Embattled psychic hot line owner puts mansion up for sale
(Court TV) -- The House That Cleo Built is now up for grabs.
The posh waterfront mansion owned by businessman Steven Feder, who has made millions on a telephone psychic business helmed by a would-be shaman named Miss Cleo, is on the block for the low, low price of $8.9 million.
The five-bedroom, seven-bath waterfront property , located in the exclusive Howard Beach section of Isla Bahia in Fort Lauderdale, is replete with marble and glass, and has room in back for an 80-foot yacht with access to the Intra-coastal Waterway.
Add to that a wetbar, central vacuum system, a three-car garage and a swimming pool, it's hard to see why anyone would want to move.
"This house is absolutely spectacular," said Beth Beauchamp, the Fort Lauderdale realtor shopping the property around.
So why would the owner, who Beauchamp says plans to move to California, want to leave all this luxury behind?
During the past year, Feder, who owns a number of Fort Lauderdale-based businesses, including those behind the "Mind and Spirit Psychic Network," has been besieged by consumer protection boards and attorneys general from around the country claiming his telephone psychic business is bilking customers of millions of dollars. The Fort Lauderdale businessman, who denies the allegations, was unavailable for comment.
The pressure may have given him reason to leave his house at 14 Isla Bahia Drive, the same address Feder lists on business incorporation documents filed with the state of Florida.
Access Resource Services and Psychic Readers Network, the two companies through which Feder and partner Peter Stolz run their phone psychic empire, are currently facing suits from the Federal Trade Commission and the state of Florida. Twelve states in all have engaged in some sort of action against the companies, citing complaints over aggressive billing practices to misleading advertising.
As a Courttv.com special report demonstrated, some of the psychics staffing the call-in lines, which charge $5.00 per minute, simply used scripts instead of real tarot cards. And Miss Cleo, whom Feder touted as a bona fide Jamaican shaman, was recently found to have been born in California, not the Caribbean.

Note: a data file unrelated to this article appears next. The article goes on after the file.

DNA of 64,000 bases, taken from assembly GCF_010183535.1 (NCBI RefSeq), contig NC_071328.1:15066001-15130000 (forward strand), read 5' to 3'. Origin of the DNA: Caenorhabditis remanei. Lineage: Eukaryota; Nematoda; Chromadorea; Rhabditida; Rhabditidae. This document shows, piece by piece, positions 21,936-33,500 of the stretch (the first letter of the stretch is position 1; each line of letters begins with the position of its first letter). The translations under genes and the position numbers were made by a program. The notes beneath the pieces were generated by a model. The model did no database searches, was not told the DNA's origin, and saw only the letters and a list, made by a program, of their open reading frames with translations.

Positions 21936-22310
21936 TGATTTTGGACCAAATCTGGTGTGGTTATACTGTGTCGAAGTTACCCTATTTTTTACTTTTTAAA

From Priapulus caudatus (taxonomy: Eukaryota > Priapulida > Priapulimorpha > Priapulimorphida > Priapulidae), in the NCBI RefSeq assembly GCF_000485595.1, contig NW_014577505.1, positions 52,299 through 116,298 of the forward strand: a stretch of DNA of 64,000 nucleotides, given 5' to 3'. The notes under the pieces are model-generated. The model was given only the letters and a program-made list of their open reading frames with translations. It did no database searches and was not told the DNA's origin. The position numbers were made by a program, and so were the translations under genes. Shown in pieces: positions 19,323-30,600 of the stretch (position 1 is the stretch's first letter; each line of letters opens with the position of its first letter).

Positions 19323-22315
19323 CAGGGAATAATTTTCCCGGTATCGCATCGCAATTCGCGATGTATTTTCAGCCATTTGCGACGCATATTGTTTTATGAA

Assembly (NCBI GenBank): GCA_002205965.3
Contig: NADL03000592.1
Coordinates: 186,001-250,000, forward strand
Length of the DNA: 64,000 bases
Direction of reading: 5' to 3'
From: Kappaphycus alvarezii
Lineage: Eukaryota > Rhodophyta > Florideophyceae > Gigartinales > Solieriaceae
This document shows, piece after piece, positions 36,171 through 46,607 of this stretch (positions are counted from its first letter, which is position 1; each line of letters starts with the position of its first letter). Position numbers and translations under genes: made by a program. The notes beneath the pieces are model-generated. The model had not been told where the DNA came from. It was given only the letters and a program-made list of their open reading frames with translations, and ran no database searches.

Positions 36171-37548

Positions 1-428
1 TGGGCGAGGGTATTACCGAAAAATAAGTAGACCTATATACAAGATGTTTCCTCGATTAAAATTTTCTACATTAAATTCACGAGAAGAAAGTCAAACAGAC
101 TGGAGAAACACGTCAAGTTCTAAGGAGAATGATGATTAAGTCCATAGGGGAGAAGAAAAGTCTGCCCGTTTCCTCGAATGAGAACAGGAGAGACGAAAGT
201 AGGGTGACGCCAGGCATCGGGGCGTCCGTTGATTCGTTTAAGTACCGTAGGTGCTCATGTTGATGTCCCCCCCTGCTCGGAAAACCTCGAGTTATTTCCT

Sean Moynihan, the New York attorney heading up the defense of the embattled psychic syndicate, said this was the first he'd heard that his client was selling his house.
The lawyer said he'd been busy fending off the "erroneous charges" brought by states "where they're only looking for press releases."
According to Beauchamp, Feder's mansion was a "plain, ordinary Mediterranean" until the owner began extensive renovations in 1997 that lasted a year and a half.
"He tore the whole thing apart," Beauchamp said. "He made a lot of changes."
The renovations, which included the installation of a screening room with a dozen plush leather recliners and a movie screen, continued as Feder's business with Miss Cleo took off in 1998.
All the construction paid off. Feder's house was once valued at $3.6 million, according to Florida property records. Still, at only $8.9 million, it could be a steal—the house across the street, Beauchamp says, is worth $25 million, and one down the block just sold for $16.5 million.
Beauchamp's Web site includes 360-degree multimedia views of the spacious house, and estimates that even with a 20 percent down-payment, the monthly mortgage would still be more than $47,000.
The New York State Consumer Protection Board estimated that Feder and partner Stolz generate more than $400 million yearly from their psychic hot line.
According to California property records, Feder paid $1.75 million for a decidedly less glamorous home in the Hollywood Hills above Los Angeles' Sunset Strip in December, 1999.
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